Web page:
• $\begingroup$ @DilipSarwate Sure! But the misguided thought that it should be a triangular pulse is probably coming from what I'm suggesting. Thanks for the -1. $\endgroup$
    – Peter K.
    May 14, 2019 at 13:12

Let me just write an answer because what I wrote above about the expectation is not correct and extremely confusing because I didn't show how the $b^2$ drops out.

By definition:

$$\operatorname{cov}(X, Y) \triangleq E(XY) - E(X)E(Y)$$

So, $$\begin{align} \operatorname{cov}\big((X_{t+\tau} + b),(X{_t} + b)\big) &= E\big((X_{t+\tau} + b)(X_{t} + b)\big) - E\big(X_{t+\tau} + b\big)\times E\big(X_{t} + b\big) \\ &= E\big(X_{t+\tau} \times X_{t}\big) + b^2 - \Big(E\big(X_{t+\tau}\big) \times E\big(X_{t}) + b^2\Big) \\ &= E\big(X_{t+\tau} \times X_{t}\big) - \Big(E\big(X_{t+\tau}\big) \times E\big(X_{t}\big)\Big) \\ &= \operatorname{cov}\big(X_{t+\tau}, X_{t}\big) \\ &= \gamma(\tau) \\ \end{align}$$

Apologies for confusion.

  • $\begingroup$ No, the definition of covariance of $Y$ and $Y$ is $$\operatorname{cov}(X,Y) = E[(X-E[X])(Y-E[Y])]$$ where, when the righthand side is multiplied out and the linearity of expectation is used, can be re-written as $$\operatorname{cov}(X,Y) = E[XY]-E[X]E[Y].$$ In short, your whole calculation is really unnecessary. What is objectionable is your previous comment that in statistics, the autocorrelation function is just a scaled version of the autocorrelation function. Not so, not even in statistics. For a weakly stationary process, the difference. between the autocorrelation function ... $\endgroup$ May 14, 2019 at 2:32
  • $\begingroup$ (continued) .... and the autocovariance function is a positive constant which does not lend any support to your claim of scaled version which implies that one is a multiple of the other. $\endgroup$ May 14, 2019 at 2:35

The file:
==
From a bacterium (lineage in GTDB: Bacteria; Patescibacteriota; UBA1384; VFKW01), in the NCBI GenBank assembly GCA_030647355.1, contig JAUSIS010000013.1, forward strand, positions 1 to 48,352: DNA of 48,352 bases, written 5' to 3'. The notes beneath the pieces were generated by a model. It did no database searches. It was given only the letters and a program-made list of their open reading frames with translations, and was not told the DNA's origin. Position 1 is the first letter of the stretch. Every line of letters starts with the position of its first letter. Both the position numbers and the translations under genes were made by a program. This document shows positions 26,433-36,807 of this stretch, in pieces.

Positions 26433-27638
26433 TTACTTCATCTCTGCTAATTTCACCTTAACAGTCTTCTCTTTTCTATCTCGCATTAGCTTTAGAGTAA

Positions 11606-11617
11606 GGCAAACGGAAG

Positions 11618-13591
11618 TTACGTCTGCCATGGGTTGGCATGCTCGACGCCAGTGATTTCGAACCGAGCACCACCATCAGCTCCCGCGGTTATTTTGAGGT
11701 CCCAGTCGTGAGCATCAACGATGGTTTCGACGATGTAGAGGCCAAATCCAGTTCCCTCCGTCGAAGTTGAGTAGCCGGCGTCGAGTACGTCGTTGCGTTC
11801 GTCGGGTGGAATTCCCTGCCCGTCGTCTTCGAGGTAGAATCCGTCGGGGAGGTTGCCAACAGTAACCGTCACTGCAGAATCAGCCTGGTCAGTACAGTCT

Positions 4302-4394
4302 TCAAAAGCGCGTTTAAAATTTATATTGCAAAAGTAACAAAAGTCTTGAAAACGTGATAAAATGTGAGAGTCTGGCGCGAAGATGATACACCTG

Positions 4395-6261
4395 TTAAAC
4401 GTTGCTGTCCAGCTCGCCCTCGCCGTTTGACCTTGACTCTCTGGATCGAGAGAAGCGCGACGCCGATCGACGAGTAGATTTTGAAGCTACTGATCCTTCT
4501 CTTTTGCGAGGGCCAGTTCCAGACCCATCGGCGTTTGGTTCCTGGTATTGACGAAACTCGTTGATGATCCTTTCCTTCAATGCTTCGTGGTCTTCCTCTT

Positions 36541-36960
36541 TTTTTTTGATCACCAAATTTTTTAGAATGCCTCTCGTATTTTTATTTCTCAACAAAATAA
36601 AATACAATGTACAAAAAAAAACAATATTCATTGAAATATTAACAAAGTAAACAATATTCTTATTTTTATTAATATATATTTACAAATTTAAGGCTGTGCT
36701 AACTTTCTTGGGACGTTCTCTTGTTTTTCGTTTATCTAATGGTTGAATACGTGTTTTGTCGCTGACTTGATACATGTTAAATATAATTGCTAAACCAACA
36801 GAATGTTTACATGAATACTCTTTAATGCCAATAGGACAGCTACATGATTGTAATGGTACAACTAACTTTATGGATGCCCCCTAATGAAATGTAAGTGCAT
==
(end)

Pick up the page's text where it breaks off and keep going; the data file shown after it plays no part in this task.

• $\begingroup$ Dilip No need to be so snarky. I'm quite certain that, in statistics, the auto-correlation is a scaled function of the autocovariance. if you don't want to believe that, feel free not to. You're a very good theory guy ( sounds like you don't do much applied-real data stuff ) but it's not necessary to cop atitiude . To anyone who reads thread, my ANSWER ( not comment. I'll delete ) is correct statistically. It is the formula for the cov of any demeaned process as Peter clearly illustrated. Note that any person with solid stat would laugh at your scaling comment. It's truly funny. $\endgroup$
    – mark leeds
    May 14, 2019 at 3:41
  • $\begingroup$ Oh: and as far as I know, if you simplify an expression out using legal multiplication and addition and subtraction operations, the result is equivalent to the original expression. Let me know. $\endgroup$
    – mark leeds
    May 14, 2019 at 3:44
  • $\begingroup$ Last thing to anyone who wants to understand the formula statistically. You have a series or signal or whatever you want to call it. there's an autocorrelation function associated with this series which represents how its adjacent values are related time wise. So, why would adding a constant everywhere to this series, change the previous relation between adjacent values of the series. It doesn't. The series is just lifted up or down. $\endgroup$
    – mark leeds
    May 14, 2019 at 4:12

Your Answer

By clicking “Post Your Answer”, you agree to our terms of service, privacy policy and cookie policy

Not the answer you're looking for? Browse other questions tagged or ask your own question.